Name calling in Thailand

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StevePIraq
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Name calling in Thailand

Post by StevePIraq » Thu Jul 27, 2017 12:36 pm

[Mod Edit] I thought this might generate some discussion, so have created the thread for you.
Moved from viewtopic.php?f=8&p=444084#p444084
handdrummer wrote:
Thu Jul 27, 2017 9:54 am
The biggest benefit in being an expat ( I despise that term) is that I can leave.
Would you sooner be called a Farang? I personally find that very offensive
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Re: Biggest Benefit to Being Expat

Post by J.J.B. » Thu Jul 27, 2017 1:09 pm

StevePIraq wrote:
Thu Jul 27, 2017 12:36 pm
handdrummer wrote:
Thu Jul 27, 2017 9:54 am
The biggest benefit in being an expat ( I despise that term) is that I can leave.
Would you sooner be called a Farang? I personally find that very offensive
I understand Farang is a descriptive term in Thai, not a pejorative one.

There's always a price to pay for the life you choose. You choose to pay no tax and people choose not to give a toss if what they call you offends you or not. Seems fair enough.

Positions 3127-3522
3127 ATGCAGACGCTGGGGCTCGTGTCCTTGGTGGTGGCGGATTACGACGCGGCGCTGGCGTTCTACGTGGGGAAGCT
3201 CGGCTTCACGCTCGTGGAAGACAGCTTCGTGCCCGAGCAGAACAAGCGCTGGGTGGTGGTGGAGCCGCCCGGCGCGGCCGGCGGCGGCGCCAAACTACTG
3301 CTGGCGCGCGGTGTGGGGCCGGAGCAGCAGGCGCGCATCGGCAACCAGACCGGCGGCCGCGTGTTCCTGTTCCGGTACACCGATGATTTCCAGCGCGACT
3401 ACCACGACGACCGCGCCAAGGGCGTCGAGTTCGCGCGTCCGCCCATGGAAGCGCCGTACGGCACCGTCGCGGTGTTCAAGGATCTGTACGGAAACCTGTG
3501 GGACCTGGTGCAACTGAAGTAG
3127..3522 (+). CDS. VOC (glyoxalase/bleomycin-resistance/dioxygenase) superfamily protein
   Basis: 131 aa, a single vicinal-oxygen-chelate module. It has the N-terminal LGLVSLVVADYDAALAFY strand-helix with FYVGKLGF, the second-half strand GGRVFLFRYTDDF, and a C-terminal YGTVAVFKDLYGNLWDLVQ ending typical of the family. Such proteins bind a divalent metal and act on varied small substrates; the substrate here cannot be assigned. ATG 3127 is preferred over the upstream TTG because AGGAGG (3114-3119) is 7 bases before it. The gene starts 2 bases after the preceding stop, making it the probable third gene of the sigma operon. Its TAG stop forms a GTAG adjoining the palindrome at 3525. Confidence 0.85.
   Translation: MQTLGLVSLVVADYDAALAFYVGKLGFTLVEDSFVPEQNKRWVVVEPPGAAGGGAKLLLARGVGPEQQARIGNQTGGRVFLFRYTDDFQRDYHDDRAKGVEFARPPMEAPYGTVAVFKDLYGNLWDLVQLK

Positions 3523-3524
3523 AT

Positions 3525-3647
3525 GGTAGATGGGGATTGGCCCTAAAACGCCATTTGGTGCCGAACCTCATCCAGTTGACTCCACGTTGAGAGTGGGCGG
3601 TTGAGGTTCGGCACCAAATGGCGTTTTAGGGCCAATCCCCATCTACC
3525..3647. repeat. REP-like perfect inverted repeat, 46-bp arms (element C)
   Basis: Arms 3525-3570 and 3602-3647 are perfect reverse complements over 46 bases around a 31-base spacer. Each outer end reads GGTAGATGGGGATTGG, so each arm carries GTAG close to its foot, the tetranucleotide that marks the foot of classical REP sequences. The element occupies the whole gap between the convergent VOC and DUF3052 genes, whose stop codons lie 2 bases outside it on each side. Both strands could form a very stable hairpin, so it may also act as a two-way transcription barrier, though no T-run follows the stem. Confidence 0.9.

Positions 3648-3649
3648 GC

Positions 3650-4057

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Re: Name calling in Thailand

Post by Big Boy » Thu Jul 27, 2017 4:04 pm

When I first started coming here, I was a large Westerner, and all Thais were like short bean poles. Not surprisingly, I was called by a multitude of pet names such as (apologies for my poor attempt at Thai words) pumpoi, wan. Of course, hearing them so much, I enquired what they meant, and found them amusing. These days of course, many Thais have caught me up/overtaken me in terms of waist size.

IMHO they don't use these words in a nasty way, just affection. They are not just used towards foreigners, but to Thais just as much.

We are just as bad. I was called a Nazi on here a couple of days ago (I took it as being in jest), but we do it. I would never get upset at being called a name. How many of us refer to the BIB?

I don't think the use of the word Farang is offensive, it's an easy way of giving us a group name.